Levels of bone markers in a population of infants exposed in utero and during breastfeeding to tenofovir within an Option B+ programme in Malawi

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No data are available on bone metabolism in infants exposed to tenofovir during breastfeeding. We investigated bone metabolism markers in the first year of life in infants from mothers who received tenofovir, lamivudine and efavirenz during pregnancy and 12 months of breastfeeding in a national Option B+ programme in Malawi.


Serum samples collected at 6 and 12 months in tenofovir-exposed infants and in a small sample of tenofovir-unexposed infants from the same clinical centre were analysed in batches for levels of bone-specific alkaline phosphatase (BAP; marker of bone formation) and of C-terminal telopeptide of type I collagen (CTX; marker of bone resorption).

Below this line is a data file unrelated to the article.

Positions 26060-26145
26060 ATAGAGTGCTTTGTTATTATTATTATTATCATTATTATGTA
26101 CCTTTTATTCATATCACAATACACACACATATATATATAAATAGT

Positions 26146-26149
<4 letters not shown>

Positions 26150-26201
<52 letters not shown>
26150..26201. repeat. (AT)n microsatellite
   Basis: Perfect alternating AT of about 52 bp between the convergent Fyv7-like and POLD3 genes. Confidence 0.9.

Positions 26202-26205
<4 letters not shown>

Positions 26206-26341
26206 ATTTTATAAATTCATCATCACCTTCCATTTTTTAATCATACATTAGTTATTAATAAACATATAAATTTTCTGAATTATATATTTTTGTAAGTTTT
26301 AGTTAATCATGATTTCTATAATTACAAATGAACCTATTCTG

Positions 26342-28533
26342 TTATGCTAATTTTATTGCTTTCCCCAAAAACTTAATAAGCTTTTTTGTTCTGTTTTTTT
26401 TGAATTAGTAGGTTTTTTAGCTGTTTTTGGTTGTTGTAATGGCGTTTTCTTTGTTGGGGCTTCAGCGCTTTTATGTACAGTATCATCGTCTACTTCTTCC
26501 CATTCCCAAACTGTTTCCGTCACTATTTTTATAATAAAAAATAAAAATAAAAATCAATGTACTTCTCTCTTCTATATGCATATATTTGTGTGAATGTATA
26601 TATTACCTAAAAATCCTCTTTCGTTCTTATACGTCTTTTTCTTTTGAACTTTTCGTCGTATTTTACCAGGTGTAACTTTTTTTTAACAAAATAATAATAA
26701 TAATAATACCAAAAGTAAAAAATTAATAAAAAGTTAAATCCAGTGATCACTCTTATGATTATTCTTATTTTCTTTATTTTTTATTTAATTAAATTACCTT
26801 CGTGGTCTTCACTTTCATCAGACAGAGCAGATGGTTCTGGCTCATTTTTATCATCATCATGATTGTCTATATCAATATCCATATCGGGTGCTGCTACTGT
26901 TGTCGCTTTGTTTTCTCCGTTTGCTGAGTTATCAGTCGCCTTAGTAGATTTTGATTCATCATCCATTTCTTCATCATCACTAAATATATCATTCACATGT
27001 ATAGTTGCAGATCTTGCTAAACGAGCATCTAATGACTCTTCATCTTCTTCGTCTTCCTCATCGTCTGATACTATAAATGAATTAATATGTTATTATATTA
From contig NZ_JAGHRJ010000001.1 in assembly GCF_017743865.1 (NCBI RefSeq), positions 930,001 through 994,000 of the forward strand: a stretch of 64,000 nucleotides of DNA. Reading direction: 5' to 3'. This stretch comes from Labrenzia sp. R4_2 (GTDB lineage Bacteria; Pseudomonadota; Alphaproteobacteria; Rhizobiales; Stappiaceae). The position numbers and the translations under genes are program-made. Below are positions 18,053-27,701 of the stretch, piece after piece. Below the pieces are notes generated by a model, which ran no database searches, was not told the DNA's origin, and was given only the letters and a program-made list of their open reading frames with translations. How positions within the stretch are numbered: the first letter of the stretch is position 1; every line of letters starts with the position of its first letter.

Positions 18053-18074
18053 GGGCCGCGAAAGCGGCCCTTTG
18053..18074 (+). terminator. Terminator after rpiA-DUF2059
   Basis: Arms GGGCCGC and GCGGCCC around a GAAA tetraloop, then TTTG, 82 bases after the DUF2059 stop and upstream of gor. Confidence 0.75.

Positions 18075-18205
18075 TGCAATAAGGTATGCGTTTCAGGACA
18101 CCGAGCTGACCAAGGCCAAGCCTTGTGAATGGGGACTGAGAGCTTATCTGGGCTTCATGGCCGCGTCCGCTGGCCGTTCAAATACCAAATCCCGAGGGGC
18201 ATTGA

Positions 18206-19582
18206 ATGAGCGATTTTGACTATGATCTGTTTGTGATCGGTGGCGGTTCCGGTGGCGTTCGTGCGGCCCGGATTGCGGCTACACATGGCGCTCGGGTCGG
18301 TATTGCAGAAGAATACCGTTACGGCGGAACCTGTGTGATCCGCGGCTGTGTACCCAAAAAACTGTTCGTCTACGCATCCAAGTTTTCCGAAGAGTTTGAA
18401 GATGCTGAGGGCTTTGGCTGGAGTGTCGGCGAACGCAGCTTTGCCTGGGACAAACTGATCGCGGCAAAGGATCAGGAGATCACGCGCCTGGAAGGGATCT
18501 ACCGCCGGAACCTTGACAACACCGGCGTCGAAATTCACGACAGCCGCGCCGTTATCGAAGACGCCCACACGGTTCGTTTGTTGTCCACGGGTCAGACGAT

Overall, 136 tenofovir-exposed infants were evaluated. No infant had at either timepoint CTX values above the upper normal limit, while most of them had at 6 and 12 months levels of BAP above the upper normal limit for the age range. Levels of bone markers showed no differences by gender and no association with growth parameters. Tenofovir-unexposed and -exposed children had similar mean levels of bone markers at 6 months (CTX: 0.62 versus 0.55 ng/mL, P = 0.122; BAP: 384 versus 362 U/L, P = 0.631).


No significant association between treatment with tenofovir and CTX or BAP levels was found. The high levels of BAP, coupled to the normal levels observed for CTX, might reflect primarily skeletal growth. Potential negative effects of prolonged exposure to tenofovir through breastfeeding cannot however be excluded and longitudinal studies that evaluate bone mineralization status in children enrolled in Option B+ programmes are warranted.

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